The well-read men of the 60s and 70s sounded quite snobbish and elitist. You will hear their lore when you visit Duol Kombok in Mbotela estate along Jogoo Road, Nairobi.
These men were the new crop of educated men, the post-independence intelligentsia and the hope of a new nation; suited up, pipes in mouth and talking the queen’s English with tight right angles.
They all met at Duol Kombok which was then called Ramogi Butchery, established in 1958. That is many years ago. Raila Odinga was 13 years old.
From the outside, this bar looks deceivingly like a shack, a shebeen, if you will. Perhaps therein lies its deception because if you are of the superficial disposition, one easily distracted by shiny objects, you will miss its true legend.
And legend has it that only men of great mystery, of status and pedigree, were allowed entry here. Read men. Duol’ in Luo culture was where the patriarch entertained his guests and was mostly under a tree.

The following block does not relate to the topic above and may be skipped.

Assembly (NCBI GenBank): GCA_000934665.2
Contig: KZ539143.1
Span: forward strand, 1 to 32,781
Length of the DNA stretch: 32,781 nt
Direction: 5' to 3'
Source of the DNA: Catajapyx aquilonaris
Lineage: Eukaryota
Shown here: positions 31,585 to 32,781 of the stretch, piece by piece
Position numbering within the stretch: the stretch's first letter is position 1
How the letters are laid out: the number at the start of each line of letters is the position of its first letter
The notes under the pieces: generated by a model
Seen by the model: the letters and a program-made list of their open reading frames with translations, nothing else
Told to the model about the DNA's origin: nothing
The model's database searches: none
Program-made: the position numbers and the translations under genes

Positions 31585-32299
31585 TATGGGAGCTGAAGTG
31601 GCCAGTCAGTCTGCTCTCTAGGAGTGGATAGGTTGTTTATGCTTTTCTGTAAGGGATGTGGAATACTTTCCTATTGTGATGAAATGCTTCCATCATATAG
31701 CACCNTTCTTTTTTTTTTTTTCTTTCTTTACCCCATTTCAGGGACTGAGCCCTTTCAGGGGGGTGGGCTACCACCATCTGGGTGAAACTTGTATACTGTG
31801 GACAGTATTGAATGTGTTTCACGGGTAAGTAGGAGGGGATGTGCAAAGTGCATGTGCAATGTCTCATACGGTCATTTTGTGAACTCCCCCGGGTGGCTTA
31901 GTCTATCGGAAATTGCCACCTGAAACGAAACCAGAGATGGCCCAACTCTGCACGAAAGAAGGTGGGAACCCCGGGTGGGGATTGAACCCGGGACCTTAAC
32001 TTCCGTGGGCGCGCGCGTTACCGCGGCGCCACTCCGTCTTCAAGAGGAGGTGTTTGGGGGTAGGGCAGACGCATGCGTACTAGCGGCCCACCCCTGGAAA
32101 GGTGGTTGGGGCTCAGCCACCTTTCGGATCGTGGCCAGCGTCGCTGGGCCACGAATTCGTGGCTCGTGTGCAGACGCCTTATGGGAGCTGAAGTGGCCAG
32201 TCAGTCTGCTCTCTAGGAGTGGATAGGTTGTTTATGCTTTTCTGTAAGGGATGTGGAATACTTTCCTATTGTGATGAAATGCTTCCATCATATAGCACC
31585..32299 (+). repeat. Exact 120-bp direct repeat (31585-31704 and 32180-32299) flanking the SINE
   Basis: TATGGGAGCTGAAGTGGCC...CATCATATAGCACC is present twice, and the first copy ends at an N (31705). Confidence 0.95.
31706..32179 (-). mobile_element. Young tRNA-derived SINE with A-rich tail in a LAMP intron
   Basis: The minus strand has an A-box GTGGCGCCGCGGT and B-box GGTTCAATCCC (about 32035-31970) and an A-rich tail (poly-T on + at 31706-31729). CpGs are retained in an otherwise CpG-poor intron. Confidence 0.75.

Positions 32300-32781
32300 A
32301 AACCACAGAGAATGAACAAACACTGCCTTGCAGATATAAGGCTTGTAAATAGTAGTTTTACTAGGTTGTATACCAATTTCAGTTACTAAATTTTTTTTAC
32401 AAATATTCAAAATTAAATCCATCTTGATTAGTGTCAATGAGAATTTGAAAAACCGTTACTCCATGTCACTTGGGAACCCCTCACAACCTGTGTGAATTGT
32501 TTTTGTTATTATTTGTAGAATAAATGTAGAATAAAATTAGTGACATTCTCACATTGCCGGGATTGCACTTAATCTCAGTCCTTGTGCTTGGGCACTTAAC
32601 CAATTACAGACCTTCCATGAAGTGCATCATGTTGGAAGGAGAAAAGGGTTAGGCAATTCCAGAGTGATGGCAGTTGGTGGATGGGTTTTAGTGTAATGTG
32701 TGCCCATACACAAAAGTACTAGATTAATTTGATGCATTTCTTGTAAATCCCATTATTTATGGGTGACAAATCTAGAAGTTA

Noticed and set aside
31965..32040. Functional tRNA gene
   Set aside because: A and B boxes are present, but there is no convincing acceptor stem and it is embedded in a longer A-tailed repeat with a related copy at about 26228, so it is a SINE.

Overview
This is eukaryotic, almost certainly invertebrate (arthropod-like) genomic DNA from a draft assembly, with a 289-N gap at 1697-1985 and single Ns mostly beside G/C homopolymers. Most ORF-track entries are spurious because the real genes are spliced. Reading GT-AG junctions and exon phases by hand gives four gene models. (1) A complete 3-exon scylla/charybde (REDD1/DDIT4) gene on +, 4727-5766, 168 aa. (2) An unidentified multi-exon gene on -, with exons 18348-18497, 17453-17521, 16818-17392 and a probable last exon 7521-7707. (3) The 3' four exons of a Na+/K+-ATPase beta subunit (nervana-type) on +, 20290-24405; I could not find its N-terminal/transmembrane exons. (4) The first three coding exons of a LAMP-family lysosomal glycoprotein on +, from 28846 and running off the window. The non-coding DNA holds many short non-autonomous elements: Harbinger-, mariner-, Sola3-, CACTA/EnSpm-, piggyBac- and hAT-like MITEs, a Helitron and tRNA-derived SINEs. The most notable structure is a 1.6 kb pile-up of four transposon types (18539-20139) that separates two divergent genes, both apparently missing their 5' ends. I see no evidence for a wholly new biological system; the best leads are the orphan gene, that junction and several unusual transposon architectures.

The men sat under a big tree that still stands to date, its trunk jutting through the bar. Men without neckties were not allowed in.
I visited it one Saturday. I had no tie, or pedigree to speak of. Blue light illuminated the plastic chairs and tables where men drank beers and chewed on meat while a deejay pelted rhumba from a dark corner.
Make no mistake, this is a rhumba joint. The whole bar refuses to be touched by time. The floor is aged, and the steel staircase looks frozen in the 60s. You can smell colonialism off the walls. The food at Duol Kombok is its secret shtick.
They cook only with onions and tomatoes. Boiled or dry-fried meat. They call it ‘Alex Style’, named after a famous cook called Alex Obondo.
A random hawker occasionally walked in with wares hanging from his arm. It’s in a bar like this that you might —against your better judgments — buy a mosquito net. The age group is 40-plus.
There were a few retired folks, spinning on the slippery floor of nostalgia. At 10.50 pm sharp the music dies and it is time to go home.